.
http://assets-s3.rollingstone.com/assets/images/album_review/e7a7c25970c815a85135afc215c95a136a325121.jpg It's Been Rough and Rocky Travelin'

Willie Nelson

It's Been Rough and Rocky Travelin'

Rolling Stone: star rating
Community: star rating
5 4 0
October 22, 2003

Three CDs documenting the birth of a country outlaw before Willie Nelson became an outlaw, he was a hustler. In "Attention Songwriters," a hilarious late-1950s radio ad included in this box set, he tells struggling composers how they can get their songs cut by "professional musicians" and pressed as publishing demos — for just ten bucks a tune, sent to an address in Fort Worth, Texas. As an aspiring hitmaker himself, Nelson never stooped that low. But he did damn near everything else, and you can hear it here: making his first tape at a San Antonio radio station in the mid-1950s; issuing singles on tiny labels like his own Willie Nelson Records; chafing under the MOR mentality at Liberty Records in the early 1960s as he recorded fine but not yet definitive versions of "Crazy" and "Hello Walls." It's worth coping with the Hollywood gloss of the Liberty sides (here in full) to soak in Nelson's creamy croon. There is also a lot of rough, rockin' Texas in 1950s singles such as "Man With the Blues," in which he sings like a hill-country Sinatra over a hot plate of Western swing.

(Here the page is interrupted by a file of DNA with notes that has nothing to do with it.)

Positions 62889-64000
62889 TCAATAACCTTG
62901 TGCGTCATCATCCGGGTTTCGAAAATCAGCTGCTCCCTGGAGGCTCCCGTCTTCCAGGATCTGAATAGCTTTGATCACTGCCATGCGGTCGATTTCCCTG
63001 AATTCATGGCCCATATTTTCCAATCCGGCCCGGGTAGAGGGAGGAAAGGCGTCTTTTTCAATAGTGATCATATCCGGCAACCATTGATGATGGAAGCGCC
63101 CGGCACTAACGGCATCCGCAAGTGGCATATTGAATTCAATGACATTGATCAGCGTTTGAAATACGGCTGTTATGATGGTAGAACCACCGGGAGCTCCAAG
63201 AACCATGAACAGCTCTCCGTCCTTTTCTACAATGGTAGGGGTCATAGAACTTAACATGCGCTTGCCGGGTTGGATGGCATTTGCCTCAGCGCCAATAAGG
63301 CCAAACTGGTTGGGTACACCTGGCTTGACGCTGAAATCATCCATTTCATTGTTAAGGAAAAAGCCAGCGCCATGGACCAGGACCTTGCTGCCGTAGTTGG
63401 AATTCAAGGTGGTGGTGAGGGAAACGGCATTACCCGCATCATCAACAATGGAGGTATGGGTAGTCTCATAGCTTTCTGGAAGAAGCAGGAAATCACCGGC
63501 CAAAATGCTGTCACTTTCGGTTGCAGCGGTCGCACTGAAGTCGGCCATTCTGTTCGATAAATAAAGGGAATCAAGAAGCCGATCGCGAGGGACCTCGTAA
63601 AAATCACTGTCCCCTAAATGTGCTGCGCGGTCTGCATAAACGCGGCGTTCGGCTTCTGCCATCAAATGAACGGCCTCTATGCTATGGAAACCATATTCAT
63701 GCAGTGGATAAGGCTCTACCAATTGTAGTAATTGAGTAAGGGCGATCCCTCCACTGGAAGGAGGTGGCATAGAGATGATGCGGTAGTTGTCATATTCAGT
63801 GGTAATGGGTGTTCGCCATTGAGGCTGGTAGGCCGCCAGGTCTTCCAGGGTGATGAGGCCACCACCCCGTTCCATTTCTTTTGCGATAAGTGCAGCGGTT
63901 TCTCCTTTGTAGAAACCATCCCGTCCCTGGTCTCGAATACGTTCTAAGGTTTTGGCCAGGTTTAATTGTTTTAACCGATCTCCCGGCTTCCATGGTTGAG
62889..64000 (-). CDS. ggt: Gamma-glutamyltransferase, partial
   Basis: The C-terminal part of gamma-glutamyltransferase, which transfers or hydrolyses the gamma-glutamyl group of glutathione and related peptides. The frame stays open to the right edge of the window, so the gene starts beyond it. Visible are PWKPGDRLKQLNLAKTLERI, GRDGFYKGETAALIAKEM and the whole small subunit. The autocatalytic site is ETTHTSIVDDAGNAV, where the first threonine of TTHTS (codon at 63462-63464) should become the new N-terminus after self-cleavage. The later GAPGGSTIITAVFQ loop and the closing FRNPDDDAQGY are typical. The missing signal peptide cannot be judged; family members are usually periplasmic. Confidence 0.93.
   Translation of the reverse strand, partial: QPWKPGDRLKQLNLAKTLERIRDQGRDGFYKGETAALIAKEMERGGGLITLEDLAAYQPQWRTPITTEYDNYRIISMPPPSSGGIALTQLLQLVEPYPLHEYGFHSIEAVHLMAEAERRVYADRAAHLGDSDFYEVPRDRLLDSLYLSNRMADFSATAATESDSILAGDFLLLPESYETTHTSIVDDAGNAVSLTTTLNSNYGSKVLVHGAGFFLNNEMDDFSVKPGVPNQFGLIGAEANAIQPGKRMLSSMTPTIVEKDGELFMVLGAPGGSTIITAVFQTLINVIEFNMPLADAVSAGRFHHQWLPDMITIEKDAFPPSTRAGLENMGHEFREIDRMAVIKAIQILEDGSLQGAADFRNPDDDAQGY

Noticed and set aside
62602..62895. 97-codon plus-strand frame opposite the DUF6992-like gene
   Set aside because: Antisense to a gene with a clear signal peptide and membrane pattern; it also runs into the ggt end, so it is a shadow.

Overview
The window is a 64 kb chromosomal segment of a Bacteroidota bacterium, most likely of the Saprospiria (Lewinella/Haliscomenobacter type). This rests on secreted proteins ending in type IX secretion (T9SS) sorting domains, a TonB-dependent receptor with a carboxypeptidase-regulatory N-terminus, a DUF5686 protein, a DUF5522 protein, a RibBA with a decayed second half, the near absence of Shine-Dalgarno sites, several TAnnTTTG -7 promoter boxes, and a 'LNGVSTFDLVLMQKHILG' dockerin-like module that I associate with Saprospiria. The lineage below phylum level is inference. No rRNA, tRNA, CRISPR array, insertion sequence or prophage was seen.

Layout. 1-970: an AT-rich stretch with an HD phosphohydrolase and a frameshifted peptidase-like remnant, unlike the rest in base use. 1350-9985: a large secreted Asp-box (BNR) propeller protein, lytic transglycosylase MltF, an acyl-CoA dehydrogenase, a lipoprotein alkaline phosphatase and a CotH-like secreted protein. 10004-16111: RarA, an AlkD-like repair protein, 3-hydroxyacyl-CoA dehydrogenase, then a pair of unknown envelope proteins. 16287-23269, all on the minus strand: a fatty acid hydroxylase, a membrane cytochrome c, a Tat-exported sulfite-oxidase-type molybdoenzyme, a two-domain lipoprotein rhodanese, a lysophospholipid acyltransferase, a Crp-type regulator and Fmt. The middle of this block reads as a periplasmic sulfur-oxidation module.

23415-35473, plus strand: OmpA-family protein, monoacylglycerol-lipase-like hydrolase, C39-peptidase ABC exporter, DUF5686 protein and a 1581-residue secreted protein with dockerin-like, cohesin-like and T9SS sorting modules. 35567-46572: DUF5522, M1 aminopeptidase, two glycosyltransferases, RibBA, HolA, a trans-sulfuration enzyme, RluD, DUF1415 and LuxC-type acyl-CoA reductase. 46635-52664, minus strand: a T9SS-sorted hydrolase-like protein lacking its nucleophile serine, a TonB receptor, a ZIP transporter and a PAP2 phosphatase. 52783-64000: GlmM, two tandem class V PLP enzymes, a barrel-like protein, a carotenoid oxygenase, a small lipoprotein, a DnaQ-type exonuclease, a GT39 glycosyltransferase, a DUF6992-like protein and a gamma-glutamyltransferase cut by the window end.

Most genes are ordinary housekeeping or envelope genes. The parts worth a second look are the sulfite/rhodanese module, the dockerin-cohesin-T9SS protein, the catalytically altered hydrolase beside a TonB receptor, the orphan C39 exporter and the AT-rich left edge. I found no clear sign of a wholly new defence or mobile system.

prev
Album Review Main Next

ADD A COMMENT

Community Guidelines »
loading comments

loading comments...

COMMENTS

Sort by:
    Read More
    Around the Web
    Powered By ZergNet
    Daily Newsletter

    Get the latest RS news in your inbox.

    Sign up to receive the Rolling Stone newsletter and special offers from RS and its
    marketing partners.

    X

    We may use your e-mail address to send you the newsletter and offers that may interest you, on behalf of Rolling Stone and its partners. For more information please read our Privacy Policy.

    Song Stories

    “Nightshift”

    The Commodores | 1984

    The year after soul legends Marvin Gaye and Jackie Wilson died, songwriter Dennis Lambert asked members of the Commodores to give him a tape of ideas. "And the one from Walter Orange has this wonderful bass line," said co-writer Franne Golde. "Plus the lyric, 'Marvin, he was a friend of mine' ... Within 10 minutes, we had decided it should be something like a modern R&B version of 'Rock 'n' Roll Heaven,' and I just said, 'Nightshift.'" This tribute to the recently deceased musicians was the band's only hit without Lionel Richie, who had left for a solo career.

    More Song Stories entries »
    www.expandtheroom.com